Farmers warned rogue sheep dealer never to trade again
Sunday Independent (Ireland)

Walsh: Visited marts but was ostracised and 'warned off' by farmers

SHAMED sheep dealer John Walsh, sentenced on Friday to three months in jail for smuggling the sheep that sparked the national foot-and-mouth crisis last year, is unlikely to ever trade again in this country.

While on bail, Walsh tested the waters at two Leinster marts and found himself ostracised by farmers. Walsh was also "warned off" by a number of individual farmers who told him he would never trade again, the Sunday Independent has learned.

Last week the full details of the elaborate scam by Walsh to smuggle sheep from the UK and pass them off as Irish lambs for export was revealed.

The 50-year-old former hotelier, who was also known as "the Kerryman", of Warrick Square, Carlisle, England, and formerly Longford House, Birr, Co Offaly, pleaded guilty to four charges of illegally importing 279 sheep in contravention of EU Trading in Animal Product Regulations and failing to notify the Department of Agriculture of the importation between February 19 and 20 last.

The successful conviction paves the way for another series of prosecutions in relation to last year's foot-and-mouth crisis. Detectives are still compiling evidence against a number of individuals.

Judge Gerard Haughton heard Walsh used a number of methods to try to get the sheep into the country illegally and he also took elaborate measures to ensure they could not be traced to him. These included using false names, false number plate details, using health certificates for other sheep and removing tags which marked the consignment as British.

In statements made to gardai, he said he bought some sheep at Carlisle mart and mixed them in with others he had brought over from Ireland and for which he had health certificates.

They were then brought through Scotland and Northern Ireland, before they arrived at meat factories in the Republic.

His first attempt to smuggle the diseased consignment failed, but Walsh was undeterred and came up with another plan to bring them to Ireland.

He initially used a haulier friend to transport them on the ferry, but the haulier rang him at the port to tell him he had been stopped because the health certificates were incorrect.

Walsh then arranged to have them taken to a farm in England where they were kept without the knowledge of the owner.

Around February 17, he brought the sheep back to Carlisle and the following day Walsh and another man drove them to a farm in Lockerbie, Scotland, where they picked up another 70 sheep. They then went to Stranraer, where they successfully caught the ferry to Larne in Antrim.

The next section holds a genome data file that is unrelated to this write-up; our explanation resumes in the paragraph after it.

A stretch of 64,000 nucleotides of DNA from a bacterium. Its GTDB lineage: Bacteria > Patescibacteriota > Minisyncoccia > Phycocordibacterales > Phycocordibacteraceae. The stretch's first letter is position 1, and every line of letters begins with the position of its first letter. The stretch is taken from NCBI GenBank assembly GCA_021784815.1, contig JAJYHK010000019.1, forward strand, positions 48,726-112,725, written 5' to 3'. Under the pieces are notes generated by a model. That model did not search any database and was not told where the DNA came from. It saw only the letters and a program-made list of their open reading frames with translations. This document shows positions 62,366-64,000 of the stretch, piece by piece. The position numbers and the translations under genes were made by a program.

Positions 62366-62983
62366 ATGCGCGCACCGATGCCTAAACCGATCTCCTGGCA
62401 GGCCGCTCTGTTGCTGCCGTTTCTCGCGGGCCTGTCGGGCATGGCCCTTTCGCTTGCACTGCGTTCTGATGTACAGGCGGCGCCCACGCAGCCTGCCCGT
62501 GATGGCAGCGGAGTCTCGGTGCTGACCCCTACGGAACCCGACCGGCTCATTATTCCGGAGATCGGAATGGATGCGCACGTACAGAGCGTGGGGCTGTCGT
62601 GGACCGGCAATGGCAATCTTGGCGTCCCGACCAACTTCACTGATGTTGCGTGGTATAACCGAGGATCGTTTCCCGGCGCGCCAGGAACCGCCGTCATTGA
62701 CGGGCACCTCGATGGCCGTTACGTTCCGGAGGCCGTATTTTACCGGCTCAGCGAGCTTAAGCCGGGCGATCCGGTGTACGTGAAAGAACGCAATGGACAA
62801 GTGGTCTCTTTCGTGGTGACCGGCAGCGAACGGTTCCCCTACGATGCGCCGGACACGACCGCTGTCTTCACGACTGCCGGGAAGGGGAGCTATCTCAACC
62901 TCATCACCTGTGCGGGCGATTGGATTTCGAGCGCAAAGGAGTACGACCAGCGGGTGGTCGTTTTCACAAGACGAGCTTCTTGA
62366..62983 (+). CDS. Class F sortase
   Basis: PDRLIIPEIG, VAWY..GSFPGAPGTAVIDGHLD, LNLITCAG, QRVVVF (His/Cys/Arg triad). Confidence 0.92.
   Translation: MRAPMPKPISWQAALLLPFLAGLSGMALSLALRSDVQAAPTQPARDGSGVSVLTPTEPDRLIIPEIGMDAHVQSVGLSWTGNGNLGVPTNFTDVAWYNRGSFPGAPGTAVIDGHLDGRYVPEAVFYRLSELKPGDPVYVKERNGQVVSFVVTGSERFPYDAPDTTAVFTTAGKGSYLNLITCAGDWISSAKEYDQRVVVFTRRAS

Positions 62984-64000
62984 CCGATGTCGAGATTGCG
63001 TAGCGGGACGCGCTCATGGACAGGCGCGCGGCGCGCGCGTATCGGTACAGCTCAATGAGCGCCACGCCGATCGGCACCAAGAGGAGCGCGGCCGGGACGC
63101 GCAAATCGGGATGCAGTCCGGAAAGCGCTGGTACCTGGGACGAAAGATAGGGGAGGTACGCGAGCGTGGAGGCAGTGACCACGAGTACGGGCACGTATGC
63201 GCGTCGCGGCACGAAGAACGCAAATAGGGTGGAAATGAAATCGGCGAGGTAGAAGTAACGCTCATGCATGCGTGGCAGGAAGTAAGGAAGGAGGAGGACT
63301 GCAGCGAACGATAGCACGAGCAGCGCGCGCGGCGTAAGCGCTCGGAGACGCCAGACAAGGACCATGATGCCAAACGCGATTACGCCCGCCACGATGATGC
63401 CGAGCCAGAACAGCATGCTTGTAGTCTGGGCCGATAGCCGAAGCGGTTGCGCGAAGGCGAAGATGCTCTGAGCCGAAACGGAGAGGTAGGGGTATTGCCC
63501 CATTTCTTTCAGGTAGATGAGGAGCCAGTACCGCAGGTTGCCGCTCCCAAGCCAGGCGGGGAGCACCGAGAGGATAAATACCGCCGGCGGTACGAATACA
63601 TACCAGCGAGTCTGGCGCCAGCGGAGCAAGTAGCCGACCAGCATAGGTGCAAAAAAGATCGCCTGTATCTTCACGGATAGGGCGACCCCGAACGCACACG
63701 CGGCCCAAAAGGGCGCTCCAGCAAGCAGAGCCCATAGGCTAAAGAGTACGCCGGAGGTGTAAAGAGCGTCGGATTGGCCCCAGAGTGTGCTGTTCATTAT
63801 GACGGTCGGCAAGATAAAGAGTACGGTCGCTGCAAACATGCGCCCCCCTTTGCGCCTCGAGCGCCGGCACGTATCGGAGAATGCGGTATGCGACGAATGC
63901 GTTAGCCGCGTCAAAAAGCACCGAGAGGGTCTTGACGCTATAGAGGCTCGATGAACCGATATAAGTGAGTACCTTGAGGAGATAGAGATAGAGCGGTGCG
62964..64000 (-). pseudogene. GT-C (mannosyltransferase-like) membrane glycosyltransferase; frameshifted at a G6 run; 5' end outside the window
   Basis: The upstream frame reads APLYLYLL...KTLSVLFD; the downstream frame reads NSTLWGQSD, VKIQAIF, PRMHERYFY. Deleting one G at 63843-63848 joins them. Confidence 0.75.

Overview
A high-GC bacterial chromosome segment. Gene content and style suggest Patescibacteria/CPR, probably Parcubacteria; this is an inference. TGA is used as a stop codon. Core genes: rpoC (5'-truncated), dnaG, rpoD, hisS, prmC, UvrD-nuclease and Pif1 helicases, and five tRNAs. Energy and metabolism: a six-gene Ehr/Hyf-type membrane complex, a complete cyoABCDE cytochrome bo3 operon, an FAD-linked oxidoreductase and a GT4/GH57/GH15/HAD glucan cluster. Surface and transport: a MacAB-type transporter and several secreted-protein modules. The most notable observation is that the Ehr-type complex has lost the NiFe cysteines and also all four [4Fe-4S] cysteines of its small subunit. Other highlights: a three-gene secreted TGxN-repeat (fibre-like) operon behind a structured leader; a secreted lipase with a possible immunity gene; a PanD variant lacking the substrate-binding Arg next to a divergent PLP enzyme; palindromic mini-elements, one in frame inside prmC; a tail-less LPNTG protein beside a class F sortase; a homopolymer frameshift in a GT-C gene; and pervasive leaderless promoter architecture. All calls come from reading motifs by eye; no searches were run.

They drove to Meigh in South Armagh where they arranged to remove the UK ear tags of most of the 279 sheep from Carlisle.

They then made arrangements to drive 248 sheep to Kepak in Athleague, Roscommon, and 31 to ICM in Navan, Meath.

At Kepak, to have them accepted for slaughter, Walsh gave the name of a farmer he knew was on the factory's books and he also gave a false number for the truck used to deliver them.

The rest of the sheep were brought to ICM, Navan, and were booked in using the name of a legitimate farmer.

Walsh picked up four cheques for the sheep totalling #13,097 and asked that they be made out in the name of a farmer whose name he knew, so that he could claim back a 4.3 per cent VAT rebate.

In a further effort to prevent the sheep being traced to him, Walsh went to an Allied Irish Bank branch in Co Roscommon where he was allowed to convert the cheques to a sterling draft for £10,524, without having to produce any identification.

This was done by going to a particular person in the bank using a serial number given to him by the meat factory.

Nine days later, foot-and-mouth disease was officially confirmed in Ireland.

Walsh had previous convictions, including one for failing to bury the carcasses of sheep, another for assault and another for road traffic offences.

He had already spent seven months in custody and this was taken into account when Judge Haughton imposed a three month sentence on Friday.

JEROME REILLY